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Project Status: complete

Report Published September 1974:

Title: Food chain and health implications of airborne lead

Contractor: Epidemiological Studies Laboratory, State Department of Health

Contract Number: ARB-012 & 7-083-1

Research Program Area: Health & Exposure

Topic Areas: Health Effects of Air Pollution, Toxic Air Contaminants


In January 1970, lead poisoning among horses in the Carquinez Strait Area led to questions as to whether lead in air might be affecting human food supplies in that area or elsewhere in California. This added further urgency to the Department's interest in seeing whether sensitive methods could be applied to distinguishing blood lead levels in population samples of California adults and children. Air samples and food samples reflecting usual local purchase and consumption habits were obtained in five areas; one an isolated mountain community and two paired communities each in the San Francisco Bay Area (Martinez and Crockett) and in Los Angeles (Manhattan Beach and Burbank). In addition, blood and urine samples from adults and children were obtained and analyzed for lead or for metabolic evidence of lead exposure. The first hypothesis tested was that there was a relationship between ingestion of lead by humans through food chain mechanisms and blood lead levels. The second hypothesis tested was that there was an important association between airborne lead levels, and lead levels in blood or evidence of impairment of biochemical processes through the effect on delta-amino-levilinic acid dehydratase. Supplemental support permitted further studies of the factors influencing lead levels in the blood of children in Los Angeles and in San Diego. We found no appreciable contribution of food lead levels to lead body burden as reflected by blood lead or other biological indices. We found blood lead among school children in Burbank to be significantly higher than in Manhattan Beach and blood lead among adults to be higher in Crockett than in Benicia. Air samples from Burbank also showed higher concentrations of lead than did those from Manhattan Beach. We did not find any evidence of high blood lead levels among children in San Diego who lived in older housing. We recommend further monitoring of lead in children in relation to atmospheric exposure and to other sources. We recommend further application of vegetation sampling (Avena) as an indicator of particulate metalic pollutant.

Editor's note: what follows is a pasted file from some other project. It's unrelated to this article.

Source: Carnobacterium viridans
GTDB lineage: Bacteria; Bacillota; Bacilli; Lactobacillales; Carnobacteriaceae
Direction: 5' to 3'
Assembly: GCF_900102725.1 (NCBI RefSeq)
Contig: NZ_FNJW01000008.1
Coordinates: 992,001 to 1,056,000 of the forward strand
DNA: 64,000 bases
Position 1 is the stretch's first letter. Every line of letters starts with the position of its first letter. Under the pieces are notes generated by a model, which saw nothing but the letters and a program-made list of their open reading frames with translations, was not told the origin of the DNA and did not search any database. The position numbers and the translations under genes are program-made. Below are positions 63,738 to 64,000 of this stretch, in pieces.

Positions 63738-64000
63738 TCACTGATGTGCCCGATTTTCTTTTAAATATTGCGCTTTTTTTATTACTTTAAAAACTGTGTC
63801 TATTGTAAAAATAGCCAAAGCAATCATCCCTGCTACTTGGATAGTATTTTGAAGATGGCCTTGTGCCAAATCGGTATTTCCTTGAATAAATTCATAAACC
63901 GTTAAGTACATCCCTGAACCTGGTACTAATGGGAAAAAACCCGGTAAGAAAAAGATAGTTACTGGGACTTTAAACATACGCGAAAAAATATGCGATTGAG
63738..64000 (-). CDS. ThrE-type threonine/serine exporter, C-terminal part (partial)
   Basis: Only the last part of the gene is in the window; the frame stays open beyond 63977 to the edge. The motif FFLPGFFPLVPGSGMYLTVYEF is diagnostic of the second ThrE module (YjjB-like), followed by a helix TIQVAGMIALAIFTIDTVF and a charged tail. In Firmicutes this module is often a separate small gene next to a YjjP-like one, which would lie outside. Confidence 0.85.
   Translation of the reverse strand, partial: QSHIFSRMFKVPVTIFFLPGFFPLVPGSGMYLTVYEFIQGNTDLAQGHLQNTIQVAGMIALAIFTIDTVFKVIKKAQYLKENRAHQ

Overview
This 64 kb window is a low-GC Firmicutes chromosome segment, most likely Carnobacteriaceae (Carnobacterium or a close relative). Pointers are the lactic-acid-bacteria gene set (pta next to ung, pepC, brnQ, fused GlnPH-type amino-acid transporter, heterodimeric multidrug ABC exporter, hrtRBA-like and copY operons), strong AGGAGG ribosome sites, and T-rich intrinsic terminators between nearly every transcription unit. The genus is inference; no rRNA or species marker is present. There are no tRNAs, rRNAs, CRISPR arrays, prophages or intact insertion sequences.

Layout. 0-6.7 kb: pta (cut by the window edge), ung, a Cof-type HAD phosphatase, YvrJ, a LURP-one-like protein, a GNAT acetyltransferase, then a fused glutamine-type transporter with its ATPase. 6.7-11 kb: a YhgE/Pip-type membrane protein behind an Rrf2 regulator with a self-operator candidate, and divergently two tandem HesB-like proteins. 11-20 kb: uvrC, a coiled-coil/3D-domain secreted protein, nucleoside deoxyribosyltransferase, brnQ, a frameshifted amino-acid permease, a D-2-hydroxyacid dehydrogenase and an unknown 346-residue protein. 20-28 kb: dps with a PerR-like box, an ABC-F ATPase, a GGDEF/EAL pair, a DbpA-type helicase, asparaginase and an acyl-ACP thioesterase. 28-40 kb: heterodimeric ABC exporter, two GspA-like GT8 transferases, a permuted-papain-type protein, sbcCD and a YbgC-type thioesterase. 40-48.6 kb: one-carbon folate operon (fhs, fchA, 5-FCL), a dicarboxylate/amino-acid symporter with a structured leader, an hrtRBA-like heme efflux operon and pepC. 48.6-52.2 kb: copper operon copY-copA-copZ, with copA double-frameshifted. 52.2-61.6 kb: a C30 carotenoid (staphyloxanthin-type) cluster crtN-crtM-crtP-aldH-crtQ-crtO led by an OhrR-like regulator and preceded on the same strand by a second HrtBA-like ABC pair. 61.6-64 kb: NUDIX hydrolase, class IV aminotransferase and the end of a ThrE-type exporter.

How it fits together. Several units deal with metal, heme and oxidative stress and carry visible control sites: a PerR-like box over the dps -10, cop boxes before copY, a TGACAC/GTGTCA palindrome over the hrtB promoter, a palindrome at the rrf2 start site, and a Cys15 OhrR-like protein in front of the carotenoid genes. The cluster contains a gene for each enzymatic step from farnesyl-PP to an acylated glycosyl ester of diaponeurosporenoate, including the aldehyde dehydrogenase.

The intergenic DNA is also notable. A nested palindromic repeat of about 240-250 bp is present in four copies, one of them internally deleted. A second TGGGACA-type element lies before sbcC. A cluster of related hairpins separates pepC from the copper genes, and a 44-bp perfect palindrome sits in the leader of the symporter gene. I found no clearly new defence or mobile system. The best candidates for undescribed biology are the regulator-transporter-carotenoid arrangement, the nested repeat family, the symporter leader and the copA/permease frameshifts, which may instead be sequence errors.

For questions regarding this research project, including available data and progress status, contact: Heather Choi at (916) 322-3893

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